How can I prove that for any $A, B$ if $A\subseteq B$ and $B\subseteq C$, then $(C-A)\cup (B-A)\subseteq C$?

How can I prove that for any $$A, B$$ if $$A\subseteq B$$ and $$B\subseteq C$$, then $$(C-A)\cup (B-A)\subseteq C$$?

I've been working on this question and I haven't really made much progress with it. I know that I can rewrite it as $$(C \cap A^c) \cup (B\cap A^c)$$. I'm pretty sure that if $$A \subseteq B$$ and $$B \subseteq C$$ then $$A \subseteq C$$. If this is the case then wouldn't $$(C \cap A^c) = \emptyset$$ and $$(B \cap A^c) = \emptyset$$ or am not understanding something with set theory? Thank you for the help.

• Rewrite each statement as an implication in memberships. – J.G. Dec 9 '18 at 22:38
• Consider $A=\{1\}, B=\{1,2\}, C=\{1,2,3\}$. We have $A\subseteq B\subseteq C$. But the complement $A^c$ of $A$ with respect to $C$ (as it's important to stress what the complement is in respect to) is $\{2,3\}$, so $C\cap A^c=\{2,3\}$ and $B\cap A^c=\{2\}$. – Shaun Dec 9 '18 at 22:39
• $A \subset C$ means everything in $A$ is in $C$. $C\setminus A$ means all the stuff in $C$ that isn't in $A$. If $A$ is in $C$ then $C\setminus A$ is all the stuff in $C$ that isn't in $A$. That needn't be empty. Maybe you are confusing $C \setminus A$ with $A \setminus C$? Setminus is not commutative. $A \setminus C$ is all the stuff in $A$ that is not in $C$, but everything in $A$ is in $C$ so $A\setminus C = \emptyset$. But $C\setminus A$ is just... $C \setminus$A\$. – fleablood Dec 9 '18 at 23:09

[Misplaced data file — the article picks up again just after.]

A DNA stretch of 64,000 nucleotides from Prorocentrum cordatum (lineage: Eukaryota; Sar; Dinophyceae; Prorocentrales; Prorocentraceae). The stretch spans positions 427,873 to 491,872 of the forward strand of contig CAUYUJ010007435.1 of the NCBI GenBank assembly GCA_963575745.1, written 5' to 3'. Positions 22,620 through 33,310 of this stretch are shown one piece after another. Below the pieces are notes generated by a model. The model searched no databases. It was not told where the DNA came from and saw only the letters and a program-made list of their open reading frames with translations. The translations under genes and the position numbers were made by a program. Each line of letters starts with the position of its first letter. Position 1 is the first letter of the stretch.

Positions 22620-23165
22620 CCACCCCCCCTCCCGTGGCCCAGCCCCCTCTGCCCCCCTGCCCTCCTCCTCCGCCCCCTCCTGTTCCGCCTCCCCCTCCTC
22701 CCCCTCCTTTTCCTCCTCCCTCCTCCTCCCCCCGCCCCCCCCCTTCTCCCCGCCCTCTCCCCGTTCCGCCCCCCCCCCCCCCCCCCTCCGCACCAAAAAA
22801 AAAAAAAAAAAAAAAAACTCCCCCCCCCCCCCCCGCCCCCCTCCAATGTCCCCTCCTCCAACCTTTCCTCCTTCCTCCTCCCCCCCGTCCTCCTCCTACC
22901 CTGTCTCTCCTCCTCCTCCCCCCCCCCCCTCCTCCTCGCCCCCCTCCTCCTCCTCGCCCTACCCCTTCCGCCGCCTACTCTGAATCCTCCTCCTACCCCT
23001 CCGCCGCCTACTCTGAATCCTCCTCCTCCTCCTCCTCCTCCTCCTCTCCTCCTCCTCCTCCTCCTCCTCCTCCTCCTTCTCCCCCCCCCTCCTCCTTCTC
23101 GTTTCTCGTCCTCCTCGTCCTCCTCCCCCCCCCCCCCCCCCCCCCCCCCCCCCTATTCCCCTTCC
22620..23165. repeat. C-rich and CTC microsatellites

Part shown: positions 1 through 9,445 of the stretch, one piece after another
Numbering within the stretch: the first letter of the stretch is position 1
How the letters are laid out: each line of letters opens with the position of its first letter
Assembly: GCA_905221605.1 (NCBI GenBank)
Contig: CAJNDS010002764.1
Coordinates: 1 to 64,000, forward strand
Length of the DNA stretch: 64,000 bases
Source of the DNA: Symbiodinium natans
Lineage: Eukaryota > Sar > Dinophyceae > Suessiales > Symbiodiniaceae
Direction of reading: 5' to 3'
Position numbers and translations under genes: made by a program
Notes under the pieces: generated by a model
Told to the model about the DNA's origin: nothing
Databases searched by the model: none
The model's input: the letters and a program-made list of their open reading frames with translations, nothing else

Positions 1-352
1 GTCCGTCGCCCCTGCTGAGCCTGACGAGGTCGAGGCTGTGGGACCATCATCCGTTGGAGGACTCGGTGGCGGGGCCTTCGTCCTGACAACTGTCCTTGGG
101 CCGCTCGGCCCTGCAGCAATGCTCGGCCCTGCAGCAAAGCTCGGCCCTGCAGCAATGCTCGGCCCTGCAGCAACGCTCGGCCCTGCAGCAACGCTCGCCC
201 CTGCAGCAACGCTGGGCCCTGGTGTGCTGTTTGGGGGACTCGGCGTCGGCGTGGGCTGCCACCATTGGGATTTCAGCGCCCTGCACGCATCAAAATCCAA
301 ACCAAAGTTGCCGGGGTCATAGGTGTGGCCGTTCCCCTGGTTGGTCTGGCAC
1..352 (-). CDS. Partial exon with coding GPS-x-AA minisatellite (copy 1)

Quite simply: by definition, $$C-A\subseteq Cˆ$$ and $$B-A\subseteq B$$. Further, $$B\subseteq C$$...
It's not the case that $$X \subseteq Y$$ implies $$Y-X = \emptyset$$. Indeed if $$X = \{0\}$$ and $$Y = \{0,1\}$$ then $$Y - X = \{1\}$$.
We do have, however, that $$X \subseteq Y$$ implies $$Y - X \subseteq Y$$. Applying this to what you have so far, conclude that $$C- A \subseteq C$$ and $$B - A \subseteq B \subseteq C$$. Hence $$(C-A) \cup (B-A) \subseteq C$$ too.
For every $$x\in (B-A)\cup (C-A)$$, either $$x\in B-A$$ or $$x\in C-A$$ (or both). For every $$x\in B-A$$, $$x\in B$$ hence $$x\in C$$. For every $$x\in C-A$$, obviously $$x\in C$$. Hence if $$x\in (B-A)\cup (C-A)$$, surely $$x\in C$$. By definition, this means that it is a subset of $$C$$.